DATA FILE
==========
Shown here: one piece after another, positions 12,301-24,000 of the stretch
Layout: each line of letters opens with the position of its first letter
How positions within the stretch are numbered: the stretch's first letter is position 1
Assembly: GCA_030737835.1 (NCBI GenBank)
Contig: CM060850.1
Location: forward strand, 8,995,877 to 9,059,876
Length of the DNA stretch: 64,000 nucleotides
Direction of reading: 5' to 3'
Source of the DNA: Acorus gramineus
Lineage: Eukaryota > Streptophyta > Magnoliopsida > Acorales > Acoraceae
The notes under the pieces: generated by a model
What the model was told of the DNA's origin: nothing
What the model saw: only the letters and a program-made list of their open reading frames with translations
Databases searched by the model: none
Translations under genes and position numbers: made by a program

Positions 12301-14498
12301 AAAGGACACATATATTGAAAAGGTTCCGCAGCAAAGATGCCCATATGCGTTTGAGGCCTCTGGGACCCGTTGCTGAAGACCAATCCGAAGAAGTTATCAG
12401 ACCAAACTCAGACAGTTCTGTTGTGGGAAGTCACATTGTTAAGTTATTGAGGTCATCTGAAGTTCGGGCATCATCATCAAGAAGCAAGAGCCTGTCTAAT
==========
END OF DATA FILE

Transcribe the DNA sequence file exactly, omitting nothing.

Shown here: one piece after another, positions 12,301-24,000 of the stretch
Layout: each line of letters opens with the position of its first letter
How positions within the stretch are numbered: the stretch's first letter is position 1
Assembly: GCA_030737835.1 (NCBI GenBank)
Contig: CM060850.1
Location: forward strand, 8,995,877 to 9,059,876
Length of the DNA stretch: 64,000 nucleotides
Direction of reading: 5' to 3'
Source of the DNA: Acorus gramineus
Lineage: Eukaryota > Streptophyta > Magnoliopsida > Acorales > Acoraceae
The notes under the pieces: generated by a model
What the model was told of the DNA's origin: nothing
What the model saw: only the letters and a program-made list of their open reading frames with translations
Databases searched by the model: none
Translations under genes and position numbers: made by a program

Positions 12301-14498
12301 AAAGGACACATATATTGAAAAGGTTCCGCAGCAAAGATGCCCATATGCGTTTGAGGCCTCTGGGACCCGTTGCTGAAGACCAATCCGAAGAAGTTATCAG
12401 ACCAAACTCAGACAGTTCTGTTGTGGGAAGTCACATTGTTAAGTTATTGAGGTCATCTGAAGTTCGGGCATCATCATCAAGAAGCAAGAGCCTGTCTAAT